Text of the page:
Metacriitc.com –86 % critic’s approval
Leonard Maltin Film Year Book –
Chicago Reader –‘Few other working filmmakers display this degree of visual sophistication and old-school craftsmanship’.
L a Times – ‘To has a great mastery of timing; he knows just how long to let a look linger before cutting away, how little he can reveal without losing us’.
Vue Weekly –‘A nicely tangled, smartly paced and cold little thriller-nothing more, nothing less’.
Entertainment Weekly –‘.The most purely enjoyable action film of the year, and I can only hope the inevitable American remake doesn't screw it up too badly’.
Film Comment Magazine –‘Not only does the film never question the ethics of a war on drugs in which dealers and manufacturers are subject to the death penalty, it appears to enthusiastically endorse it’.
Cinemalogue.com –‘Visually, it's a gritty throwback that's certain to please genre aficionados’.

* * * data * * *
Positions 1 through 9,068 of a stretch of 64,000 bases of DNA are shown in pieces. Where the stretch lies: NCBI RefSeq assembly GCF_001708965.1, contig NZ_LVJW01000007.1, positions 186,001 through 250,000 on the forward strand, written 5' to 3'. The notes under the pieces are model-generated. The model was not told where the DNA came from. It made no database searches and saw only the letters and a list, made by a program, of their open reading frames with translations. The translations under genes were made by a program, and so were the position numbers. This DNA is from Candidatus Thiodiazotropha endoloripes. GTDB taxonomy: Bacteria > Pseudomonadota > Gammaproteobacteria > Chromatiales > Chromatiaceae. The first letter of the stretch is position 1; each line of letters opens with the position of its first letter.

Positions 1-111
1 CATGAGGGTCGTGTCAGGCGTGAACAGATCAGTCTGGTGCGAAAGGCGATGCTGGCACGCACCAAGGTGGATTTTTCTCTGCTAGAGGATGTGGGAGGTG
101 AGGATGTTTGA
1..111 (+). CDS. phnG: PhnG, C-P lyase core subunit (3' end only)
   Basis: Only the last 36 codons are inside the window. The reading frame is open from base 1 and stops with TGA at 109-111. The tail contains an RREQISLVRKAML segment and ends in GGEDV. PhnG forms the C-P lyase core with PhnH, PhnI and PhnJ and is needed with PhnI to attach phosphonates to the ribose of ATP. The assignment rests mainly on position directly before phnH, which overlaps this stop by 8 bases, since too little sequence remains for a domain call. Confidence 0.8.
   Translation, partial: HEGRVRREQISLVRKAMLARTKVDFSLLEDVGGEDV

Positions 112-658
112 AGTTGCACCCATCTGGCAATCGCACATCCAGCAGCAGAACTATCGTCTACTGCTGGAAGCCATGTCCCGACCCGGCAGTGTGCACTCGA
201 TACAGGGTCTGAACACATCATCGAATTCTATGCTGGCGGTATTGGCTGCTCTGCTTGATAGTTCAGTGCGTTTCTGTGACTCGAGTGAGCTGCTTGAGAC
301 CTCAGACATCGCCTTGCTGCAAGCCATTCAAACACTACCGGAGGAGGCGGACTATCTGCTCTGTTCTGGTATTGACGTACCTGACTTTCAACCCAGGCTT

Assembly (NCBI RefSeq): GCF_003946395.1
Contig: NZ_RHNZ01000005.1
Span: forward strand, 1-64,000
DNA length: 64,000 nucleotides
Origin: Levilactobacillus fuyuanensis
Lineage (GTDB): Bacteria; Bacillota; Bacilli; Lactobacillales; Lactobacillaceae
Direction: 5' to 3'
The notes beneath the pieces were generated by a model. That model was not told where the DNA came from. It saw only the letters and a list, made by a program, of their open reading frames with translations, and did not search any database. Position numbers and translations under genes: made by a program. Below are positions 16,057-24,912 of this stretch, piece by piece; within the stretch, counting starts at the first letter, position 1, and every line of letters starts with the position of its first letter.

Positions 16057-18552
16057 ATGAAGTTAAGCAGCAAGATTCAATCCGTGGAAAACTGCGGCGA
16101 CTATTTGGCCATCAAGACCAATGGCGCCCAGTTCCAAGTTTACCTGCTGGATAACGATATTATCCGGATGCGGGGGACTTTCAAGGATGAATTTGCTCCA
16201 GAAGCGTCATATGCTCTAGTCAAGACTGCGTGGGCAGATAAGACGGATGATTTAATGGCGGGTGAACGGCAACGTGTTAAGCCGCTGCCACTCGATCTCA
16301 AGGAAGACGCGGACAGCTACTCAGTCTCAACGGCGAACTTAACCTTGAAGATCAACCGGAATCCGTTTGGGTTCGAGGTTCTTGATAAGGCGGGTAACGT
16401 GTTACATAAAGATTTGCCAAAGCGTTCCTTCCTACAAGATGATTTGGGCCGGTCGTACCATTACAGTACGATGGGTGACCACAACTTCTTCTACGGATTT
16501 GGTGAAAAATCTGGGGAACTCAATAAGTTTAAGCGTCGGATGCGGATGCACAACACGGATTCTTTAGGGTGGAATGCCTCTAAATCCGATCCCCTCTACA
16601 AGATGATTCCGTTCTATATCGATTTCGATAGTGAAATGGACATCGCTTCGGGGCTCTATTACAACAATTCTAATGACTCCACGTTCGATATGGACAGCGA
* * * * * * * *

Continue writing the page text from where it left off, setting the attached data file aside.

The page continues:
Artsworld is Sky TV's latest offering in this field. The channel does have to be paid for (i.e. its not included in free to air channels or part of the family package), but you will find that it is not always encrypted. I often watch on a Sunday night. The programmes offered are impressive. Sunday night saw the first showing on TV of a Brian Ferry concert in which the singer sang a selection of 1930's hits (from his latest album). He also sang a few of his old hits with the backing of an all girl orchestral ensemble. This was followed by a showing of 'Rooster' which is a modern ballet danced to a score written by the Rolling Stones. The channel is currently showing a series of theatre masterclasses by Timothy West. A documentary on the life of Cristoph Gluck is scheduled and there are various documentaries about famous museum collections (including a collection of sah windows!) Music lovers can listen to Paolo Conte and Puccini Love Songs. There are also regular arts news programmes, including previews and reviews. If you are interested in the Arts then this channel is for you. Many of the programmes shown on Artsworld are not shown elsewhere on TV.